Georgia's Department of Transportation said it has taken steps to avoid a repeat of the 2011 ice storm that paralyzed metro Atlanta.
The department is preparing for possible winter weather late Thursday into early Friday.
Georgians criticized GDOT for its response two years ago. Since then, it has made some improvements to its winter weather plan.
The agency now has 11 new salt barn hubs staged along the interstates in the area that will allow trucks to load up with a salt-gravel mix more quickly. A key one is located at Spaghetti Junction and I-85.
"If they're working that interchange and they run out of material, they don't have to drive 15 miles to the Cheshire Bridge salt barn then come back," said GDOT Spokesman Mark McKinnon. "They can go right underneath that interchange, refill the truck and get right back to it."
Also new this year, GDOT crews will use salt brine, a mixture of salt and water, that they can apply before icing occurs.
"We've done a lot of research with other states," said McKinnon. "If we get out just ahead of the storm, and get that out on the roadways, the ice will not bond to the roadways."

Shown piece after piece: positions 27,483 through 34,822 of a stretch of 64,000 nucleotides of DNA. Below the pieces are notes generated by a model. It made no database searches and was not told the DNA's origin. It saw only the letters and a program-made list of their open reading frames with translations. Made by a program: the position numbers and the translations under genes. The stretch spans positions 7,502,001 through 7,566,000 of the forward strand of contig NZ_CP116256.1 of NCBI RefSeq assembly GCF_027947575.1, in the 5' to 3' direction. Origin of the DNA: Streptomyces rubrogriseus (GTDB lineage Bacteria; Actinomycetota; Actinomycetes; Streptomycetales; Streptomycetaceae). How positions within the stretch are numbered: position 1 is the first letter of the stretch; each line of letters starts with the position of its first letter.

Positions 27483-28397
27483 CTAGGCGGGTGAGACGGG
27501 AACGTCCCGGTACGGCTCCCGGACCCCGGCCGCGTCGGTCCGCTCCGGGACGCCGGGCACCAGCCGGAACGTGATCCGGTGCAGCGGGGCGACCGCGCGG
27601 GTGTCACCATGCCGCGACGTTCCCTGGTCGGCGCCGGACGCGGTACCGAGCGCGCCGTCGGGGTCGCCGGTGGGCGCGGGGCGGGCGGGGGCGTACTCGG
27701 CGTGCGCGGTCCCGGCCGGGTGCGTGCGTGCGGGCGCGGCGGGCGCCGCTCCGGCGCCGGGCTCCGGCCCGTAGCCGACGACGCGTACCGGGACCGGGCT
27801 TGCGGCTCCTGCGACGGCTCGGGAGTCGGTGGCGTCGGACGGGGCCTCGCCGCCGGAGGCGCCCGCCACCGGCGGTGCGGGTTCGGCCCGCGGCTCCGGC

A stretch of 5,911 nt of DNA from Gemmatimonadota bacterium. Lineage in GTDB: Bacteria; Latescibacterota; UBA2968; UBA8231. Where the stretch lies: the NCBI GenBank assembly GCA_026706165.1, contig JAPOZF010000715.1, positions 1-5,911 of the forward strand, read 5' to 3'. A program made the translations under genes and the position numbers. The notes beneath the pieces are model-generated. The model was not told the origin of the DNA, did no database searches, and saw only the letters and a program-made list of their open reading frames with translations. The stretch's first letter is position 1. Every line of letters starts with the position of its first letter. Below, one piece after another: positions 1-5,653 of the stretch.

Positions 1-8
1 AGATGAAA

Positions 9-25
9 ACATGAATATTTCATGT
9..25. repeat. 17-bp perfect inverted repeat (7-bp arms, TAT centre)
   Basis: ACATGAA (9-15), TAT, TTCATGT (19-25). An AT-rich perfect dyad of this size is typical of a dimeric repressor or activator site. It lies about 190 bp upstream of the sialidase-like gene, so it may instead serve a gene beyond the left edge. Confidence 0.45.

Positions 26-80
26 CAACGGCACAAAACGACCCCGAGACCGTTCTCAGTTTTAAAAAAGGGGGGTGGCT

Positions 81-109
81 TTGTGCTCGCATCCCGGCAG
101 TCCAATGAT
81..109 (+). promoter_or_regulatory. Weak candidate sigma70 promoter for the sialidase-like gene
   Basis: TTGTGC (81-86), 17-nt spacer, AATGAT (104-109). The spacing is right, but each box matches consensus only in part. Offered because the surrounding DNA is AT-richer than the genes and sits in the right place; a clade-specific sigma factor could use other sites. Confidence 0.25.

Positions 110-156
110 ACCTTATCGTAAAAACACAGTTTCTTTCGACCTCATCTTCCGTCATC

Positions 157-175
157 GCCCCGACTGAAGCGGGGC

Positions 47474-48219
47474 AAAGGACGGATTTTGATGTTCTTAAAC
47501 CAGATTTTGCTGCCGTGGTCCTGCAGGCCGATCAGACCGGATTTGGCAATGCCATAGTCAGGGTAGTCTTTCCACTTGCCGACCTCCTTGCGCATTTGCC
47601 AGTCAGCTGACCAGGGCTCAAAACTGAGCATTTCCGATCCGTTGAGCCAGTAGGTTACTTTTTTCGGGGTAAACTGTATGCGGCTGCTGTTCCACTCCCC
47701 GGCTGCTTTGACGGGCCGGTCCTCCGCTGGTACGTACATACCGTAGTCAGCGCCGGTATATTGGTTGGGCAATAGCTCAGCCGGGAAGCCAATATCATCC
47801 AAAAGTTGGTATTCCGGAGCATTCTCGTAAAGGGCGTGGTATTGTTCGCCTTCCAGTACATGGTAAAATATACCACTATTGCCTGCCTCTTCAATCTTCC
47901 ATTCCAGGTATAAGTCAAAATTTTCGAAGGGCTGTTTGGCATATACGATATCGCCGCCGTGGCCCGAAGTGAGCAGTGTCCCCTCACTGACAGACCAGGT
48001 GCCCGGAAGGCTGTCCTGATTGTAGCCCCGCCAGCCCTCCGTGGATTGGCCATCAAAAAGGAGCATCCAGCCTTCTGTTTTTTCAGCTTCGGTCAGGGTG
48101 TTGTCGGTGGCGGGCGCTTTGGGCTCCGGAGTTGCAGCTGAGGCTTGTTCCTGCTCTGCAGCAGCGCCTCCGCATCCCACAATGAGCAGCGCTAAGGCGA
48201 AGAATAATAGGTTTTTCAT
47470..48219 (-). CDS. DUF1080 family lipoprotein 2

If winter weather does occur, this will be the first test of the salt barn hub system. Each truck will be loaded with the salt-gravel mixture as well as the salt brine. The staging areas are located in areas that ice up more quickly than others.
GDOT said it is more concerned about ice, not snow, in the metro Atlanta area. It also has crews prepared to roll out in north Georgia where snow accumulation is possible.
Drivers cringe at just the thought of black ice.
"We said, 'whoa, you know how Atlanta gets with the sight of ice.' It's kind of scary. You want to take your time on the road. I know with my particular office we're closing an hour early just to let us get home in time and safely," Danielle Anusiem said.
Zach Norton feels more confident driving a truck. He offers advice to others on the road.
"Go slow. Leave a lot of space between cars and don't freak out," Norton said.
While GDOT said it is better prepared for winter weather, some drivers are skeptical.
"I don't think they are," said Thomas Tyler who remembers the 2011 storm. "Not at all. Not at all. Last time it was awful."
The agency has not called in additional crews yet but has them on standby if winter weather does occur in the days ahead.
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